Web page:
As peace talks between the United States and Afghan Taliban enter a crucial stage, the Taliban leadership has announced a new chief negotiator, a man named Mullah Abdul Ghani Baradar.
According to a statement issued Thursday night by Taliban spokesman Zabiullah Mujahid, the action is intended to "strengthen and properly handle" the ongoing dialogue.
The change has signaled to many that the negotiations have progressed beyond any contact between the two sides in the past. Here is a look at why.
Who is Mullah Baradar?
Baradar, also known as Mullah Baradar Akhund, is one of the founding members of the Taliban movement. He was present in its first meeting headed by Taliban chief Mullah Omar in the autumn of 1994, in a village in Maiwand district of Kandahar province.
Known primarily as a military man and an astute commander, Baradar was sent to what was considered the most difficult places. As the Taliban solidified and expanded its hold on Afghanistan in the mid- to late 1990s, Baradar held many important posts in the government, fighting on various fronts. He became the governor of Herat at a time when fighting was fierce.
As a trusted companion of Mullah Omar, Baradar was third in line in the Taliban hierarchy. The second in line, Mullah Obaidullah Akhund, later died in a prison in Pakistan.
"He was always there. He was in every important meeting," said journalist Rahimullah Yousufzai, who has covered the region for decades.
When the Taliban government fell in 2001, Baradar was the deputy minister of defense. He was immediately listed as one of the top Taliban commanders on a U.N. Security Council sanctions list. Out of power and on the run, he continued to serve in important roles in the organization. After Obaidullah Akhund was taken into custody, Baradar took over as head of the Taliban Supreme Council, also known as Quetta Shura.
Mullah Akhtar Monsour, the man who became the head of the Taliban after Mullah Omar died, was previously a deputy to Baradar, according to the U.N. records.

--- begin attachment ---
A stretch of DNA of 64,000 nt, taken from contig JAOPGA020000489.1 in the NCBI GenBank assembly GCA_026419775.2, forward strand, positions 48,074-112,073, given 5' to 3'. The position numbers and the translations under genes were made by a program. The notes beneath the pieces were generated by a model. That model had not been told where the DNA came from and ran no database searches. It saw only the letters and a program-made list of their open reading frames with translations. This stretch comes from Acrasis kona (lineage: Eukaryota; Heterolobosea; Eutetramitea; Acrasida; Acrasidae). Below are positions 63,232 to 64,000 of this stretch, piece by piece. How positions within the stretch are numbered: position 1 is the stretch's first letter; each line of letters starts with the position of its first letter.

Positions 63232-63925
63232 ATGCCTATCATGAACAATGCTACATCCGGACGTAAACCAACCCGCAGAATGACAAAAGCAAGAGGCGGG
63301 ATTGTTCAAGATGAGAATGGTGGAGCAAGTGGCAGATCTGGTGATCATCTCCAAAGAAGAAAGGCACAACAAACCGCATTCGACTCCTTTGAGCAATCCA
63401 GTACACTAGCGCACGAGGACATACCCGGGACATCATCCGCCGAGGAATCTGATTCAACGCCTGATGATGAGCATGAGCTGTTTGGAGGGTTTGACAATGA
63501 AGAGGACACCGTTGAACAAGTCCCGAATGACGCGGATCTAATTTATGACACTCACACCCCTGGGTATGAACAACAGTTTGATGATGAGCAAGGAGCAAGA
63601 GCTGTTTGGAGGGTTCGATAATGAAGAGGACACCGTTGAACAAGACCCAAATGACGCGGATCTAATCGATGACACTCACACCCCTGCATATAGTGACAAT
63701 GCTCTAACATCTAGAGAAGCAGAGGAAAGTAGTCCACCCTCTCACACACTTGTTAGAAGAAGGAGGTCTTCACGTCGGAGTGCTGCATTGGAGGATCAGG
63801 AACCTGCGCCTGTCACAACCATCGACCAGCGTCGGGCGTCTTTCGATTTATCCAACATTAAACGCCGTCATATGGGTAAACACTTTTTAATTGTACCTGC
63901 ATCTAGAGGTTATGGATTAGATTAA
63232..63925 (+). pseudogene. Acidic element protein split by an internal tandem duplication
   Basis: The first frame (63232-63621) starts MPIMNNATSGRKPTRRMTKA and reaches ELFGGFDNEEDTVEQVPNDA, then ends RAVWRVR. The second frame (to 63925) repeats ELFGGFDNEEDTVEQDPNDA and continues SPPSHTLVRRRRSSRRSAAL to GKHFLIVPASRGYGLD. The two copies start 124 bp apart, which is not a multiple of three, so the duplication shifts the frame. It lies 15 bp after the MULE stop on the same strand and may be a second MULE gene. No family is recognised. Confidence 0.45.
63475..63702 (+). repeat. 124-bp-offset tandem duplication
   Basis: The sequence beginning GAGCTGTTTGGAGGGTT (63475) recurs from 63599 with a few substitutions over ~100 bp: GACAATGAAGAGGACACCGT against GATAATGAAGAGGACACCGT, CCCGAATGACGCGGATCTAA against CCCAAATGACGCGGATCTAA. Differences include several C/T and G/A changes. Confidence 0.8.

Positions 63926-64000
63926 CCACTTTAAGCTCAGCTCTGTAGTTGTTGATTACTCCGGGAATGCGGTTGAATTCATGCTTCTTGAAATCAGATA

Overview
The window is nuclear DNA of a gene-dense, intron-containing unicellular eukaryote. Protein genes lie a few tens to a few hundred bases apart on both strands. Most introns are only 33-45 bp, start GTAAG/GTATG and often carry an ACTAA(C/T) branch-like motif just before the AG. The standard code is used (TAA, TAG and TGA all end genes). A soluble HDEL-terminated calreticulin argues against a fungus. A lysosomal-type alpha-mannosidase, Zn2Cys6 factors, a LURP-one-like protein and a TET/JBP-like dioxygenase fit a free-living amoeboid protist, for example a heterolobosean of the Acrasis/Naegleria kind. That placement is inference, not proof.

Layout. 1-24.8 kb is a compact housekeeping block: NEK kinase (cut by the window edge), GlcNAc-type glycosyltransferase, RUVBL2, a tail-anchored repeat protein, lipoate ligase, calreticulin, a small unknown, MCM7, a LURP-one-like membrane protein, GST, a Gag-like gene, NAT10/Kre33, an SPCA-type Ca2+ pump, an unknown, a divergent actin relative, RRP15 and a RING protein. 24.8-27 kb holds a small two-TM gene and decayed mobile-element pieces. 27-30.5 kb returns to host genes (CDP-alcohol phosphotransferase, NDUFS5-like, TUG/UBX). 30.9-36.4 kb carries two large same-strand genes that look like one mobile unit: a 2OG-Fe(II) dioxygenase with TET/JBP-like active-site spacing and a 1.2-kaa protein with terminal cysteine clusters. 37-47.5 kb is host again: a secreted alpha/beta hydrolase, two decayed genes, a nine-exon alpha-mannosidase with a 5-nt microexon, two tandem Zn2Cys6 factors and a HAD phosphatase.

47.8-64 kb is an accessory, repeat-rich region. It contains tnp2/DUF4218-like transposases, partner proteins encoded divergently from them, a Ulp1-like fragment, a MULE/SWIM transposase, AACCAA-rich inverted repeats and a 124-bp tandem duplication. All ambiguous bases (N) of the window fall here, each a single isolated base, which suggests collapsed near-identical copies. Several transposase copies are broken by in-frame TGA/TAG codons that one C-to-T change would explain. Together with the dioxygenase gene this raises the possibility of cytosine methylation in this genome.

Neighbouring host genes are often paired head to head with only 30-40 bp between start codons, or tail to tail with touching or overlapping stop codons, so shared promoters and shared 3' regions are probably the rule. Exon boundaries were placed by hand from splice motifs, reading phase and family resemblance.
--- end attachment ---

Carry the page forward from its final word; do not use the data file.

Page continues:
"If he [Baradar] was not in custody, I think he would have been the leader after Mullah Omar died," Yousufzai said, adding that in many ways, he is considered as important as the current chief Mawlawi Hibatullah Akhundzada. Akhundzada has also appointed him his deputy for political affairs.
Baradar was taken into custody in 2010 from Karachi in a joint raid by Pakistani and American security operatives.
"At the time of his arrest, he was the effective No. 2 in the movement and the de facto operational chief of the insurgency," wrote Kate Klark in her piece for the Afghanistan Analysts Network, a Kabul-based research organization.
"His wife is Mullah Omar's sister. He controlled the money. He was launching some of the deadliest attacks against our security forces," an Afghan official who did not want to be named told the BBC at the time of Baradar's arrest.
According to United Nations Security Council documents, Baradar was born in 1968 in Yatimak village, Dehrawood district, Uruzgan province, Afghanistan. He was part of the Popalzai branch of the Durrani tribe, the same as former Afghan President Hamid Karzai.
What difference does he make?
The appointment of Baradar as the chief negotiator will likely bring additional credibility to the negotiation process and assuage any concerns of the Taliban cadre fighting on the ground, according to people who watch the region closely.
"Someone who is from Kandahar or southern Afghanistan usually gets importance among the Taliban. Secondly, they have more credibility. If you want to get the political process more acceptance among the cadre on the ground, it's helpful," said Tahir Khan, a journalist who has sources among the Taliban.
Baradar was released from a prison in Pakistan last October at the insistence of Zalmay Khalilzad, the special representative for Afghanistan reconciliation who is leading the negotiations from the American side.
"When they started talking to Taliban, the Taliban raised this issue whenever there was any contact with the Americans," Yousufzai said.
On one hand, the Americans wanted to facilitate the Taliban to move the process forward. On the other hand, they also wanted the Taliban's Qatar office to be empowered to make decisions. They wanted to "negotiate with the most important people among the Taliban," according to Yousufzai. Baradar's release fulfilled that dual purpose.